Opera Theatre are on a national tour with another Handel opera, Alcina, and I went to see it in the new Visual complex and George Bernard Shaw Theatre in Carlow. This is a glorious sung in English performance, in a beautiful clever set and a quality nine-piece Baroque Ensemble under Christian Curnyn’s nimble direction.
The venue is sloped like Garter Lane Theatre, in plush red seats and sharp but cool under-feet air conditioning. There was no sunken orchestra pit and the band, unfortunately, blocked the view of downstage action.
The production pares down the fantastical elements of an almost three hour, three act, opera about a wicked witch, Alcina, who has a magical island where rejected lovers or enemies are turned into fantastical animals. These animal idioms are missed out on especially when a lion is to be killed by a character who knew the actual person. But, no matter, the music is inspiring and the singing for the most part informative and excellent.
Audiences seem to accept that the mistaken identity of females dressed as males and directors in a bit of gender bending couplings in the best possible taste.
The director, Annilese Miskimmon, rightly avoided he ballet, the chorus and the animal transformations and took a modern line about love as falling under someone’s spell. We got the positive and negative aspects why some men leave and others stay and is love a sweet form of madness or magic.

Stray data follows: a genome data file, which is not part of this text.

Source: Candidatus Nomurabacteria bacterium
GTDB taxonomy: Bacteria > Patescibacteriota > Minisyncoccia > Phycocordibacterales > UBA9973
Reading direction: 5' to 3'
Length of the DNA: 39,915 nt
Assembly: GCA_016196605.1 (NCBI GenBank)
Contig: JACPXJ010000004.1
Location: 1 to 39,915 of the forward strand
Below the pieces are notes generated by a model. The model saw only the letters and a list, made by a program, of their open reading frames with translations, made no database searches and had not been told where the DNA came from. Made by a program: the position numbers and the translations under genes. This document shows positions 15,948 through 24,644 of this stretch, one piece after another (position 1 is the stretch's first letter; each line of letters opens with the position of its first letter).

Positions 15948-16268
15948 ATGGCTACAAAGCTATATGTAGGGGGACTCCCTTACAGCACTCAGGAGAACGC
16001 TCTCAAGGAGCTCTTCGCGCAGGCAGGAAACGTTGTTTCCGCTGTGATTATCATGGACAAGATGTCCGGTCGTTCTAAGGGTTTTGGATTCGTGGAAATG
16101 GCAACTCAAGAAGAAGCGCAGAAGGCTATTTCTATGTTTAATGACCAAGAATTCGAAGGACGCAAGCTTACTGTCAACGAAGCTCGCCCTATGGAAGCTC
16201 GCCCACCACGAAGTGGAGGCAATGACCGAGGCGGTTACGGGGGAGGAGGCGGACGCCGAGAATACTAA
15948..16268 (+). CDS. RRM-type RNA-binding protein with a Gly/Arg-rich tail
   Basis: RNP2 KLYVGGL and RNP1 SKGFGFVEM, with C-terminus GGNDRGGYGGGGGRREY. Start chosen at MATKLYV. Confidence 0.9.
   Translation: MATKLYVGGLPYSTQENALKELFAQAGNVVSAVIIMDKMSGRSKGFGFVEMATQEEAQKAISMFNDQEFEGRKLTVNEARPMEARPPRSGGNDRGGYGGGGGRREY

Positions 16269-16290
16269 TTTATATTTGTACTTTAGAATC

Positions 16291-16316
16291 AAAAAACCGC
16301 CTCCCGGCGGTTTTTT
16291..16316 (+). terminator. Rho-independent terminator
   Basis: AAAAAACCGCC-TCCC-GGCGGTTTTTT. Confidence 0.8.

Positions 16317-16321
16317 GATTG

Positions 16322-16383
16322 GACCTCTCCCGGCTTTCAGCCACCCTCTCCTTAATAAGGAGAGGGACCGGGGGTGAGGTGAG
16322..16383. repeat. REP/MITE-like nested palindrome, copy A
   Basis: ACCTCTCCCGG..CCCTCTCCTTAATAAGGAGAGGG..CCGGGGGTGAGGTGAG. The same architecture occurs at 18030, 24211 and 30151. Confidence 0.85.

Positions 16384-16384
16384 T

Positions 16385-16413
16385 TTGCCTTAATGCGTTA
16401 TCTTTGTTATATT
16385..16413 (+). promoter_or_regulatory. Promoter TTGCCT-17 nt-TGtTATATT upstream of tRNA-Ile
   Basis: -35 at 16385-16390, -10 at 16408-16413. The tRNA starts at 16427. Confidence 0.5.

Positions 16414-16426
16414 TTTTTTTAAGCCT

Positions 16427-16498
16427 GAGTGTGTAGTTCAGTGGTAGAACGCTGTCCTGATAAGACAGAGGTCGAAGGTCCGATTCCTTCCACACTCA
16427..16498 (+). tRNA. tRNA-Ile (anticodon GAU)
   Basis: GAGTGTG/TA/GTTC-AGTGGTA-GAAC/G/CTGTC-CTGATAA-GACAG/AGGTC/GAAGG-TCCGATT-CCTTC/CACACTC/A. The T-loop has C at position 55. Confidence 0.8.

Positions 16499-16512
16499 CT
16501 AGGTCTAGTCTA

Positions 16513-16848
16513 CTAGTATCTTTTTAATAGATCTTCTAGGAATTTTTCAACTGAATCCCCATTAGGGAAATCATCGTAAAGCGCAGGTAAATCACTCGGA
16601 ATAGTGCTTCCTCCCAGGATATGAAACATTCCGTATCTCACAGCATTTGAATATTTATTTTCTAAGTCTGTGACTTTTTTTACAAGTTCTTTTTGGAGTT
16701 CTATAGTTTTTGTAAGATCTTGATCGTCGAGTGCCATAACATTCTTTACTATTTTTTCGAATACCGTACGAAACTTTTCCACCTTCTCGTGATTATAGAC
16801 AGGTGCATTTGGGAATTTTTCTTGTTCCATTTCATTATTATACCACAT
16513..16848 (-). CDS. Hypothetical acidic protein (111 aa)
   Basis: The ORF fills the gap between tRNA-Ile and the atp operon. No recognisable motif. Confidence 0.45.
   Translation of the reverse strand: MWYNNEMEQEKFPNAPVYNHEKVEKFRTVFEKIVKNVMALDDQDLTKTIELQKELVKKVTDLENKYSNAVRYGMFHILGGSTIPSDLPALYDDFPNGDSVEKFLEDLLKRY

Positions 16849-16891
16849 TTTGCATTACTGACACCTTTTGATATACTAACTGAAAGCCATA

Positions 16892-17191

Sinead Campbell-Wallace gave us a complex Alcina and she sang and acted with vibrancy and never got witchy or twitchy, even when she had to cut out her heart and ut it in a bowl and keep on singing. Updating the story posed a problem as to why the feckless warrior Ruggiero needed to be still sung in a counter-tenor style and Stephen Wallace got a little camp in his underwear. Doreen Curran was a good transvestite Bradamante/Riccardo and Jane Harrington was impressive as Morgana. Ed Lyon and Julian Hubbard also played roles.
It was a fine showing by Opera Theatre, our only touring opera company, who must now be facing a difficult future.
The impressive 350+ seat theatre is like Garter Lane with three audience entrance points on two levels. The Viaual Gallery is as big as a basketball arena but sadly was not open when I was there – no doubt a funding issue. There is a full-sized restaurant (Lennons) in the basement but with a public access point as well and their evening menu was attractive and wholesome. Upstairs there is a proper bar with seating in red and brown leather contrasting with the modern exposed concrete and glass panels.
The venue is set in the grounds of a church and school/college complex and there is excellent protected and public parking adjacent.
There is a fine programme of events, some you would expect in an arts centre rather than a theatre, and an impressive list of talks, workshops and performances.